Buttercups | Poem by Kaye Spivey

by Kaye Spivey Remember the field of buttercups,
or what we thought was buttercup, laced between watchtowers of thistle? Slow our footsteps. Calm our breath. We’re standing under the afternoon sun. You know better than anyone
how time makes us change. Now that I’m gone,
you see that the thistle’s been cut down by tractors and by the blades
of too many feet. You know better than I do
that once you learn a flower’s name it loses its meaning. Just like when you learn to care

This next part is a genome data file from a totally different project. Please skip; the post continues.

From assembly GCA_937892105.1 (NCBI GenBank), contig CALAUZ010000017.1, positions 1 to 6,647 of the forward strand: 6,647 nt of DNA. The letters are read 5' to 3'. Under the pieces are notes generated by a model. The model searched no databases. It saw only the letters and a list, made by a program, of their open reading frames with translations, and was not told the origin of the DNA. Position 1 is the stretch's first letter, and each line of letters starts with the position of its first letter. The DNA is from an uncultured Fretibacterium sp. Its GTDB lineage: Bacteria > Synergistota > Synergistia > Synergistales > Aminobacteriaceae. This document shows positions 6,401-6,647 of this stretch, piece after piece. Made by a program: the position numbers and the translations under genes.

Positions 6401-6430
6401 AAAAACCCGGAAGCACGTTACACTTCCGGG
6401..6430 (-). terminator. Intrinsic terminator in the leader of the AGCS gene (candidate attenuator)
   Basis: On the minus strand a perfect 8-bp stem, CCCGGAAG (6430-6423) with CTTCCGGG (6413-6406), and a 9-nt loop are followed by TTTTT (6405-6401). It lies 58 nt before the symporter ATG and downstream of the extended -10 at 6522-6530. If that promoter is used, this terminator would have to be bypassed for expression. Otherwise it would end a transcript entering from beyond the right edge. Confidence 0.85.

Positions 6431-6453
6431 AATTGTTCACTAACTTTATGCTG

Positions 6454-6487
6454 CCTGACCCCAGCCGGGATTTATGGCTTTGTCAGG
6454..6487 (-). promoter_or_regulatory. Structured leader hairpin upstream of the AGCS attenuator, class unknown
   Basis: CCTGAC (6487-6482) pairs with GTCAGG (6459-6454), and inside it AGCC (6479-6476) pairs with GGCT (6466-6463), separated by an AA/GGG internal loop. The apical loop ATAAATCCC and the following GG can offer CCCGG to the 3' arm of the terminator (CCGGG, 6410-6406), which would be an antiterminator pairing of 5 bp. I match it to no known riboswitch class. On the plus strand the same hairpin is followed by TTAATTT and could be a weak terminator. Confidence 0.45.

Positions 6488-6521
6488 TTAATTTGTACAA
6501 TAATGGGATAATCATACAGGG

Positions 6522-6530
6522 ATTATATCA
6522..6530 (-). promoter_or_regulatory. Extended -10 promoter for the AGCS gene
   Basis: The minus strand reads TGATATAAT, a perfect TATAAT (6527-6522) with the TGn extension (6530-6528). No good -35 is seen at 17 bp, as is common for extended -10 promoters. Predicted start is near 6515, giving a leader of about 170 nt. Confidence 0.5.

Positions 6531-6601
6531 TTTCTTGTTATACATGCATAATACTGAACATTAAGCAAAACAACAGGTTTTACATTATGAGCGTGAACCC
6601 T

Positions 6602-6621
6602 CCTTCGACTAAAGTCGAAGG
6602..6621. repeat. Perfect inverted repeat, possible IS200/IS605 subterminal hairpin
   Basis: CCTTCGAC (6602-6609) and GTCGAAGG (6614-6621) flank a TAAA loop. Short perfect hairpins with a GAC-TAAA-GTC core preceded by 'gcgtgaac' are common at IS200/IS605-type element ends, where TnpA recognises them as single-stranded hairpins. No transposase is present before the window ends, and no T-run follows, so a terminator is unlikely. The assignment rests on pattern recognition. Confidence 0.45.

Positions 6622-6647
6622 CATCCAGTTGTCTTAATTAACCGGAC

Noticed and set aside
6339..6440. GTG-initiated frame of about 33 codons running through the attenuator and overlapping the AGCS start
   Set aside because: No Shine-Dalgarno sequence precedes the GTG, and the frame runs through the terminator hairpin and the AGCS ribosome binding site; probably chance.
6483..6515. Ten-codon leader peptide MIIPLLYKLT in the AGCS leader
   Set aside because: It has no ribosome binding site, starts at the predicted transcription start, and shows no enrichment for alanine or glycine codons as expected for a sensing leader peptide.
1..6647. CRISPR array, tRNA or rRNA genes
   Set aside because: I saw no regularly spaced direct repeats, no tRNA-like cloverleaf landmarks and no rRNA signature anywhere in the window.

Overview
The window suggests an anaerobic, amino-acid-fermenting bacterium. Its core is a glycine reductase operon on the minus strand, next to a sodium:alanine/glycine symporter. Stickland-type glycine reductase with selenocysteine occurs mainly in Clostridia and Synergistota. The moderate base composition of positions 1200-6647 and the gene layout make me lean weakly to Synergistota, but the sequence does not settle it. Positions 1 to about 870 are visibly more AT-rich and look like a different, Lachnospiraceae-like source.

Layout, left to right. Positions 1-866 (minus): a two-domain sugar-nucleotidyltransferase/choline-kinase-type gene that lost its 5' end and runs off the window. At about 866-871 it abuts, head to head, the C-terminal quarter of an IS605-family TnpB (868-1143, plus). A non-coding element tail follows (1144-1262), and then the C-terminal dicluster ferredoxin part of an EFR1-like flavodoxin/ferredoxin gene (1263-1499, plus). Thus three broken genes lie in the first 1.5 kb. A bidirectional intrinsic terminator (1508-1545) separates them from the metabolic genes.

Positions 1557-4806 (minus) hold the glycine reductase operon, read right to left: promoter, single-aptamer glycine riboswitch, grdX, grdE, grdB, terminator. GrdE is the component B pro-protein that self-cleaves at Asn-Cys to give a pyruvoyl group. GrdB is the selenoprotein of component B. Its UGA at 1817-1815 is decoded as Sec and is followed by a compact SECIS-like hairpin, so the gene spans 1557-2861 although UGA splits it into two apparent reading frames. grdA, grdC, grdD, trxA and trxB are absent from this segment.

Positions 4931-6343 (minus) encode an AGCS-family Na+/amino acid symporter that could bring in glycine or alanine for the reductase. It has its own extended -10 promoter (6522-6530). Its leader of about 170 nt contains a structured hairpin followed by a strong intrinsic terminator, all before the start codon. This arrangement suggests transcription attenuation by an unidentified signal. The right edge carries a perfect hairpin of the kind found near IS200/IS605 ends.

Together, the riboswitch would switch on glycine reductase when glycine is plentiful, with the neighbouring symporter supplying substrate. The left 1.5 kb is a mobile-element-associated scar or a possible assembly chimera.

about something, someone;
they leave you. More and more I doubt
I’ve ever even seen a buttercup. It could have just been thistle
and prairie grass and we were too close to the ground
to remember. We were standing in the sunlight,
our feet were bare and running, and back then it didn’t matter—
we were running through buttercups, that soft dirt, those cageless skies— we might still be running.

1 thought on “Buttercups | Poem by Kaye Spivey

  1. "Once a learn a flowers name, it loses its meaning." That line right there was amazing. I loved the way you read this piece and the power you put into it. Well done, loved the imagery as well. Hope your book sells a bunch of copies.

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